December 22, 2015

Youth Find Their Voice

Participants in EDC Philippines program advocate for education at an international youth conference.

In the Philippines, thousands of out-of-school youth seeking skills, knowledge, and opportunity have benefited from taking part in EDC’s USAID-funded Mindanao Youth Development project (MYDev).

Recently, 21 MYDev participants attended an international youth conference in Manila, accompanied by EDC’s Chief of Party Kevin Corbin. Hosted by Southeast Asian Ministers of Education Organization’s Regional Center for Educational Innovation and Technology, the SEAMEO INNOTECH conference gave young people the opportunity to voice their ideas about how to improve the quality of education in the region.

  • MYDev slide 1
    MYDev trainees at the SEAMEO INNOTECH conference met up with EDC’s Steve Anzalone. The theme of the conference was "A Better Future for Every Learner in Southeast Asia."
  • MYDev slide 2
    The two-day conference attracted more than 150 youth leaders and educators from Southeast Asia and Australia, all dedicated to improving educational opportunities for young people. EDC was a strategic sponsor for the event.
  • MYDev slide 3
    During a session with education officials, Romano Angelo Canizares, 18, speaks about the need for learners to have equal access to high-quality educational opportunities. Canizares completed MYDev training in catering services.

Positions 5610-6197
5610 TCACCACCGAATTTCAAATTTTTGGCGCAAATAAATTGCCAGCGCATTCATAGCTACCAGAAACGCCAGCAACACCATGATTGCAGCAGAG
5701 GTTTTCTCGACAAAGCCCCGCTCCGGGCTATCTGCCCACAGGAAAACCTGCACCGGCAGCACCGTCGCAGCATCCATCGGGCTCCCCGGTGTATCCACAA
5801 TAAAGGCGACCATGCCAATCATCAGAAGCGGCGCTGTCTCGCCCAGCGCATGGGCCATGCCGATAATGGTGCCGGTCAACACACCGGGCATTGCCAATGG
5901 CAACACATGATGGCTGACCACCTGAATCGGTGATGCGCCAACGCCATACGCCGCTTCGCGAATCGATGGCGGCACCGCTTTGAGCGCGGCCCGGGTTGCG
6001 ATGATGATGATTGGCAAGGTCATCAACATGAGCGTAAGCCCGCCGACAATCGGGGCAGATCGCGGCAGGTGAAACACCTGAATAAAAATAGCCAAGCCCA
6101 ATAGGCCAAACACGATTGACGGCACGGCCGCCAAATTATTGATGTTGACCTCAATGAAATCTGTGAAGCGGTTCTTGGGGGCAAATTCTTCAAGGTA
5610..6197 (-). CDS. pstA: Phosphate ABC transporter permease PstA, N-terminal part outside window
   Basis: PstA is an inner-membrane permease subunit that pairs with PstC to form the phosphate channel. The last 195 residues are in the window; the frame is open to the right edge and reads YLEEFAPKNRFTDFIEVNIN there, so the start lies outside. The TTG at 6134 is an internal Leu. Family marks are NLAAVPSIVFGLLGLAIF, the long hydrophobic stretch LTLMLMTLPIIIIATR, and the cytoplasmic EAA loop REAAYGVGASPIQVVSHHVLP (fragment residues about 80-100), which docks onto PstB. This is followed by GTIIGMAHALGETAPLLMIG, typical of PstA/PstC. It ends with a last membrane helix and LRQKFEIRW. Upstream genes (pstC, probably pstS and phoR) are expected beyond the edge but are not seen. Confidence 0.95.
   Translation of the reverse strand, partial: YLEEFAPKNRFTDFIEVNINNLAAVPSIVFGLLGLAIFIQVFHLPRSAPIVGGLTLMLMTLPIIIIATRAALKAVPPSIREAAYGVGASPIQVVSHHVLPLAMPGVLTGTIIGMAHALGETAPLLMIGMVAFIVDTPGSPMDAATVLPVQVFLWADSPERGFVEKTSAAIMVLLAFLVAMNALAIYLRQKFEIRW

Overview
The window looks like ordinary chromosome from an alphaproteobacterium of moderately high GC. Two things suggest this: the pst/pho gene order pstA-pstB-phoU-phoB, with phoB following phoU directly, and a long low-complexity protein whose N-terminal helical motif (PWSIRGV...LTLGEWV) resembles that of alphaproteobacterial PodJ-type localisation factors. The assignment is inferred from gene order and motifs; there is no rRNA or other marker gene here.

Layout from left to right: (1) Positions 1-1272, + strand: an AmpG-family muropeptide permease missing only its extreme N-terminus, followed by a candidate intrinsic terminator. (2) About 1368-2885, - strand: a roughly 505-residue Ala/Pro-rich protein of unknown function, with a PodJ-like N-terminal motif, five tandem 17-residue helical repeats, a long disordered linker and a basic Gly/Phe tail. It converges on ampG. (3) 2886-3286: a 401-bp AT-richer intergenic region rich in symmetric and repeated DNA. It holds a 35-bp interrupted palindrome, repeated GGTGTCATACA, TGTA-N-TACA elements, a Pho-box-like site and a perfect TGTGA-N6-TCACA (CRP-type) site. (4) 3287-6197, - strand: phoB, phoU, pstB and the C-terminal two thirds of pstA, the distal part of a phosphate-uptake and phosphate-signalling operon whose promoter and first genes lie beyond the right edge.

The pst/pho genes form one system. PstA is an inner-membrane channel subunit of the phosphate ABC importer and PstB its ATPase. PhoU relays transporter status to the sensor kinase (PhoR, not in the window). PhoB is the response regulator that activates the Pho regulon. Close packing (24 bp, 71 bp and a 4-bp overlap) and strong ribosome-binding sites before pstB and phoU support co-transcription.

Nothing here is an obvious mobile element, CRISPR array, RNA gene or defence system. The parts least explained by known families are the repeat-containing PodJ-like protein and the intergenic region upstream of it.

• MYDev slide 4
    Rey Hermita, 20, also a MYDev participant, facilitates a discussion about technology with youth from Malaysia, Indonesia, and the Philippines. "I have learned a lot from the conference," he says. "My conversations with attendees from other countries widened my understanding of issues affecting us youth, and I am inspired to do more for my family and community."
  • MYDev slide 5
    Anzalone addressed educators, policymakers, and youth during one session. "This conference reaffirmed the importance of putting young people from diverse circumstances together, and then letting them create solutions to actual problems," he says. "That’s the sort of thing they’ll have to do as youth leaders—that’s how they’ll make change."